Tissue PapeLandscape

Early on, I was influenced by the “Modern” compositional ideas of Cezanne, who flattened the picture plane, discovered warm colors advance and cool colors recede, and fostered the scientific concept of “binocular” vision - with the focal point at the position of the viewer and NOT at the horizon line, the reverse of what is taught in traditional Western “perspective”.  I am mesmerized by the Fauvist colors used by Matisse, his use of multiple patterns and his combination of both two-and-three-dimensional components in the same artwork. 

But, like so many other artists, my career path diverged after college and I got a “day job” while continuing to create artwork, taking Fine Art Classes in the evenings.  I watched American Rebel Artists in New York City transition into Pop Art, Abstract Expressionism and Modern Art. 

Winter Scene
Inspired by Robert Rauschenberg’s concepts of expanded boundaries, I experimented with incorporating a wide range of techniques and materials into my artwork, using wax, fibers, feathers, beads and found objects. Like Rauschenberg, I incorporated “found” images, including prints and images from magazine and books. Like both Rauchenberg and Andy Warhol, I rebel against the esthetics and precedents of a traditional “Western Classical” approach to Art.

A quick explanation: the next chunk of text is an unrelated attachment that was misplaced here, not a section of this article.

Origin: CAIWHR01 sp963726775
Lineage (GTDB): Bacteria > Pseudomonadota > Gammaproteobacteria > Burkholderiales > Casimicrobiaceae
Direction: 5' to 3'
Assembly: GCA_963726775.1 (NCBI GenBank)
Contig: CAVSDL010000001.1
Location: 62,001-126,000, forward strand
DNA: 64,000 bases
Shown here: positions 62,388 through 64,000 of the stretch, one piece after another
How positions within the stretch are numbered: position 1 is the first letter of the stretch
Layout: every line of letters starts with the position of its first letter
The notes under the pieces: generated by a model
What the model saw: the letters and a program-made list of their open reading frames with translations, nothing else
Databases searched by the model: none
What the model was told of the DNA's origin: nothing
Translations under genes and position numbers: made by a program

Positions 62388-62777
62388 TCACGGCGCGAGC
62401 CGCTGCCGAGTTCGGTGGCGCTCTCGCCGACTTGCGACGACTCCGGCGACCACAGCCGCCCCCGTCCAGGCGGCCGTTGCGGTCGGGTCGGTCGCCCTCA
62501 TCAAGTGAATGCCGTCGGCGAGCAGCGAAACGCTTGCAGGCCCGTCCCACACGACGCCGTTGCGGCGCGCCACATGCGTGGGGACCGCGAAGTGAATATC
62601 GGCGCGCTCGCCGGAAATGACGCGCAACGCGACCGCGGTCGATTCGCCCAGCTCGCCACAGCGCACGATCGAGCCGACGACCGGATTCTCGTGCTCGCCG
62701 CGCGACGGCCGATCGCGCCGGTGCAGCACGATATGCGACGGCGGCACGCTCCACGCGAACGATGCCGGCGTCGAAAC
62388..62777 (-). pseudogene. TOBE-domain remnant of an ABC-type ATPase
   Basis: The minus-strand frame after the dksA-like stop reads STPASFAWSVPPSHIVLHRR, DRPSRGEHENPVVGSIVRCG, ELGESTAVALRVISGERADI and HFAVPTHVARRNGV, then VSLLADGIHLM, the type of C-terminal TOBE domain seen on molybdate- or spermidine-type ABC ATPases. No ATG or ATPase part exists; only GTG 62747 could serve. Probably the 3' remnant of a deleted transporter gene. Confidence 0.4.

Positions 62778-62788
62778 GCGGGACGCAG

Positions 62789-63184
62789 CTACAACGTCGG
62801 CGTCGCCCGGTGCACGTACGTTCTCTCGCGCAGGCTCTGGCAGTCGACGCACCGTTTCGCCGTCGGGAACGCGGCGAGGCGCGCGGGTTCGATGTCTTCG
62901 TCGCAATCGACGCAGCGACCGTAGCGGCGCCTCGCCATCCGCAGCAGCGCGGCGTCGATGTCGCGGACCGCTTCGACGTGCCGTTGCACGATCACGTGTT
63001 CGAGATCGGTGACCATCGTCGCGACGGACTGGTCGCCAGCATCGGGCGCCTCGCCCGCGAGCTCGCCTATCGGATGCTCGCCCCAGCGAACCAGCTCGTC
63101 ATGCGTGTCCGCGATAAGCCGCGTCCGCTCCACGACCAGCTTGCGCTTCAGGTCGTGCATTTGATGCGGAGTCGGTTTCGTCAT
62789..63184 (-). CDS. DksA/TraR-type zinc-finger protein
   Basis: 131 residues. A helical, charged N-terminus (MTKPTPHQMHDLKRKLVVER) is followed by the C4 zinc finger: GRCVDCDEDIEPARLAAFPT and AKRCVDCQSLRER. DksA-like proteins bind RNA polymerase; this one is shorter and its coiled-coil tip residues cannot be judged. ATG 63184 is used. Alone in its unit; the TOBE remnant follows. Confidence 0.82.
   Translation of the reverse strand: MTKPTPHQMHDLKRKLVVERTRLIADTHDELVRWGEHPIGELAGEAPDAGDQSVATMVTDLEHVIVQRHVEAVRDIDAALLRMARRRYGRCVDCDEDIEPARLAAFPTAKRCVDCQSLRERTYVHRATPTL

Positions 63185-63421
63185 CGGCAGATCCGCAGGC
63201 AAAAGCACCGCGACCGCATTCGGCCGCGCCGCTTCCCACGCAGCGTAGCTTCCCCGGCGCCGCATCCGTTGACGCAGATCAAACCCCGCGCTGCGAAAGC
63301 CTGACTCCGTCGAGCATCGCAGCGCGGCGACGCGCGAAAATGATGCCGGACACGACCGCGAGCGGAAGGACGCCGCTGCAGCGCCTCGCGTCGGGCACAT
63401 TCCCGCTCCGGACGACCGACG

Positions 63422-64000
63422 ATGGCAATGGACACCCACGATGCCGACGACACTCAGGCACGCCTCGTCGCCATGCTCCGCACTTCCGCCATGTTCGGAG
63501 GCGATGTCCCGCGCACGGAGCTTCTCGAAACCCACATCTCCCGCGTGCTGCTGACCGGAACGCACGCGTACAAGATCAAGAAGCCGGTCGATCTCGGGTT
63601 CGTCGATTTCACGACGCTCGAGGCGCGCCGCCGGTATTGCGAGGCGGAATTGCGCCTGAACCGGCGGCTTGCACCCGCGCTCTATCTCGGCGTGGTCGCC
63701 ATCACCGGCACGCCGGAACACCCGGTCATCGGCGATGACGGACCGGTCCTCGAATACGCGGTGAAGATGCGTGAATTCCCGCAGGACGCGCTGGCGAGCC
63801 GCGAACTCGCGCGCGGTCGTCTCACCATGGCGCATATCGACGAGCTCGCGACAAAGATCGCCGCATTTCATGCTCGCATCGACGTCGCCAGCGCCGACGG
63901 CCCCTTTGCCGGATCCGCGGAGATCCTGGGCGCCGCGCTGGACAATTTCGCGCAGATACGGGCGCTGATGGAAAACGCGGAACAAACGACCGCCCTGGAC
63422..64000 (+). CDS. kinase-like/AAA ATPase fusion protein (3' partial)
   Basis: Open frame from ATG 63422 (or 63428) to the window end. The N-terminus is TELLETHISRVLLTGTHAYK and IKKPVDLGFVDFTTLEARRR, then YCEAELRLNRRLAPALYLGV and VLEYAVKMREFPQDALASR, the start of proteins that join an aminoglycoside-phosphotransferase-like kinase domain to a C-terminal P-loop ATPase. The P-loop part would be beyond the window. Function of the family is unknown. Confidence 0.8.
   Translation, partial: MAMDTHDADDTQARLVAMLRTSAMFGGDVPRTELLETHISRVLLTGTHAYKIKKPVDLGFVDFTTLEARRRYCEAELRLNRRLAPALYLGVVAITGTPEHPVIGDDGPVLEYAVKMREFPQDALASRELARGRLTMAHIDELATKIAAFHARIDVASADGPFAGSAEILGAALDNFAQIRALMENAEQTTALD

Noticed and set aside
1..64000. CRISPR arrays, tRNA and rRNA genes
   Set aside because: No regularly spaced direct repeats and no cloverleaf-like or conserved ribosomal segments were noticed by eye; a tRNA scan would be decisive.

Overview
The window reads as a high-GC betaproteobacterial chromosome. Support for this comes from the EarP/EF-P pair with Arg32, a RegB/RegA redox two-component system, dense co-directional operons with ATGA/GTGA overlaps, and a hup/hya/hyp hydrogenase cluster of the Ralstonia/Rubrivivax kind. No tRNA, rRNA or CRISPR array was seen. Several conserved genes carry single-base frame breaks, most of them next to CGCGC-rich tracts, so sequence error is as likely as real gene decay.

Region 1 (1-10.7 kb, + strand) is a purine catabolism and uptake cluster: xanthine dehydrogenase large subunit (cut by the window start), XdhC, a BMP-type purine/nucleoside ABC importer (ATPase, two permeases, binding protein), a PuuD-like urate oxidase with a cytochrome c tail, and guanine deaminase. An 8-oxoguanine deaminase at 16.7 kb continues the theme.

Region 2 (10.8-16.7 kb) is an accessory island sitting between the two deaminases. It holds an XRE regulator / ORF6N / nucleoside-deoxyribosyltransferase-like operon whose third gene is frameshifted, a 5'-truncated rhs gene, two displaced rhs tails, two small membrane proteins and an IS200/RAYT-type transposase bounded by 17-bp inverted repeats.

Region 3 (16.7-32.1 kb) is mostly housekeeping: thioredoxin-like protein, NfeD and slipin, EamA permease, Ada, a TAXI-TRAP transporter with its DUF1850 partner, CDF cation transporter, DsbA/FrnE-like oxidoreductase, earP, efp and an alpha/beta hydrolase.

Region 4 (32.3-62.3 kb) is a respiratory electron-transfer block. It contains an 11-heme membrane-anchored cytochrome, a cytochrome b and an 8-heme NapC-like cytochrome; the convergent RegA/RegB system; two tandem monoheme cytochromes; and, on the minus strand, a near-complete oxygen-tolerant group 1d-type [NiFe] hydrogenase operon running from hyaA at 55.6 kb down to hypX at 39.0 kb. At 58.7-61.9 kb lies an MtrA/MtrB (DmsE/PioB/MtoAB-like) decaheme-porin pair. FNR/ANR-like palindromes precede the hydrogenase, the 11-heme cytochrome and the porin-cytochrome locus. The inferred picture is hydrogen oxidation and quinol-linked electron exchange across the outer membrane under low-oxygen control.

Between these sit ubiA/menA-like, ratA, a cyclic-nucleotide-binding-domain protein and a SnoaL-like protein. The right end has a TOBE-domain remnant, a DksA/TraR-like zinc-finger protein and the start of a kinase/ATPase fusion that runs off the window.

Cluster Of Cactus

Fortunately for me, I had the opportunity to visit several cities in Japan, studying elements of Zen design as found in the Ukiyo-e woodblock prints from the 17th - 19th centuries, as well as Japanese techniques for papermaking, marbling, book binding and painting with stone.  The same way many of the Japanese Zen design concepts influenced Post Impressionists such as Van Gogh and Toulouse Lautrec, they influence my work and I continue to pass them on to my students over the past nineteen years.

October Landscape
I got the opportunity to quit my job and became a full time artist. I went back to school and got a Fine Arts degree in Design and started teaching at the college where I attained my degree and joined several art galleries to exhibit and sell my artwork.

 In the Woods No. 6